- About half of all teenage deaths involving motor vehicles in 2014 occurred between 3 p.m. and midnight. More than half of these deaths occurred on Friday, Saturday, and Sunday.
- About 36% of male drivers between the ages 16 and 20 who were involved in fatal accidents in 2014 were speeding. About 24% had been drinking alcohol.
- About 17% of drivers between the ages 16 and 20 who were involved in fatal motor vehicle collisions in 2014 had a blood alcohol concentration (BAC) of 0.08% or higher.
- According to a national survey in 2015, about 1 in 5 teens had ridden in the previous month with a driver who had consumed alcohol.
- About 53% of teens between the ages 16 and 19 who died in passenger vehicle accidents in 2014 were not wearing a seat belt.
- Teens are involved in more fatal distracted-driving accidents than any other age group.
How Can Young Drivers Get Their Car Insurance Premiums Reduced?
New drivers can get their auto insurance premiums reduced by maintaining a clean driving record and avoiding major traffic citations. Some car insurance companies also offer student discounts and discounts for good grades. Other providers offer car insurance discounts to teens who complete approved driver safety courses. Teens can also pay less for auto insurance if they purchase a vehicle that is cheaper to insure.
What Steps Can Parents Take To Help Their Teens Avoid Accidents?
If your teen is a newly licensed driver, there are several steps you can take to reduce your child’s likelihood of being involved in a collision. Here are a few of the most effective strategies:
1. Lead By Example
If you’re driving with your teen in the car, be sure to fasten your seatbelt before starting the ignition, and make sure your passengers do the same. Never use your cell phone behind the wheel, speed, or break other traffic laws.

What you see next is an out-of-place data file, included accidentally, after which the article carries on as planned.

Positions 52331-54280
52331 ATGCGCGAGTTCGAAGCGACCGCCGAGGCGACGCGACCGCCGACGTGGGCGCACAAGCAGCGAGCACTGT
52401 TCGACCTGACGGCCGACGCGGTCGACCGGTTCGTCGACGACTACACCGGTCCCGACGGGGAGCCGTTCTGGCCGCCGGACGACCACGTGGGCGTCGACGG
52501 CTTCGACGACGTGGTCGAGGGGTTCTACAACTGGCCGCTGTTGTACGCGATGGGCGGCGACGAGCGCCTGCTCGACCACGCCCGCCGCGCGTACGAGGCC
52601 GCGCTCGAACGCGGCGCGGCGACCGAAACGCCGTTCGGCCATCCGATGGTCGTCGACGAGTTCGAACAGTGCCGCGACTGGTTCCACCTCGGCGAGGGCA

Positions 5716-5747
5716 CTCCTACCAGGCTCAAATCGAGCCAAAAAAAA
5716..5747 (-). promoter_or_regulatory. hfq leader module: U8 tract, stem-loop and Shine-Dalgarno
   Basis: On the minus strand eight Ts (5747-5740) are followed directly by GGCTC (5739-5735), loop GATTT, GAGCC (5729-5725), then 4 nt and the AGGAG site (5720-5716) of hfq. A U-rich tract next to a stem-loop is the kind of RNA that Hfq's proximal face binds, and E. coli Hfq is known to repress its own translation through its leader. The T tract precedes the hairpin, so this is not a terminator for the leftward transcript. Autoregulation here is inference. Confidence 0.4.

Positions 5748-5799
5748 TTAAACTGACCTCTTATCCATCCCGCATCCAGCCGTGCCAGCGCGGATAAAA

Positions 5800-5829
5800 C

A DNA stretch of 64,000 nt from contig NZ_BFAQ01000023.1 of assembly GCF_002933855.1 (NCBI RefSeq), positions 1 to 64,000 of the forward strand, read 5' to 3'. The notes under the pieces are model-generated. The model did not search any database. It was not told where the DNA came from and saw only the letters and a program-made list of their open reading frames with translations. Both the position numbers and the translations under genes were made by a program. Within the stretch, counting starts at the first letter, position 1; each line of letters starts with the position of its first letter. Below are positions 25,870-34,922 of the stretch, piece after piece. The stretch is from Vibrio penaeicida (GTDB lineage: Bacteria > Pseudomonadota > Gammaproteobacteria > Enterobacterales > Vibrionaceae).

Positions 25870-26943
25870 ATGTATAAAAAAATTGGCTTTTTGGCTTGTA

2. Establish A Curfew
A disproportionate number of accidents happen at night. Be sure to establish a driving curfew for your teen to limit his or her risk of being involved in a collision.
3. Download A Safe Driving App
There are dozens of apps available that encourage safe driving for teens. Some of these apps deactivate certain functions of your teen’s phone when they sense that the vehicle is in motion. They may also give you access to data about your teen’s location, speed, and other behaviors behind the wheel.
4. Buy A Safe Vehicle
The type of vehicle you purchase for your teen not only could affect the amount you pay for car insurance, but it could also influence his or her risk of being involved in a collision. Look for a vehicle with low horsepower and the latest safety features.
5. Limit The Number Of Passengers Your Teen Can Carry
It’s no secret that teens are susceptible to peer pressure. Young drivers are more likely to break a traffic law when transporting a peer passenger, so be sure to limit the number of passengers your child can carry until he or she has proven to be a responsible driver.
Common Reasons Why Teenagers’ Insurance Claims Are Denied
1. Driving Under The Influence
The power of peer pressure or plain curiosity can lead a teen to make some questionable decisions. Hitting the road while under the influence of alcohol or drugs not only will increase the risk of your child ending up in an accident but also will cause his or her insurance claim to be rejected. Educate your child on both the life-threatening and financially-devastating consequences of driving while intoxicated.
2. Lying About The Crash
Telling a small fib to avoid being grounded might seem minor, but telling a lie to the insurance company could lead to the rejection of the claim. Read through the accident report and quiz your teenager before filing a claim with the insurer.
3. Driving Without A License Or Permit
Your insurance company will only cover licensed drivers in your household. If your child does not have a learner’s permit or driver’s license and causes an accident, the insurer will reject the claim.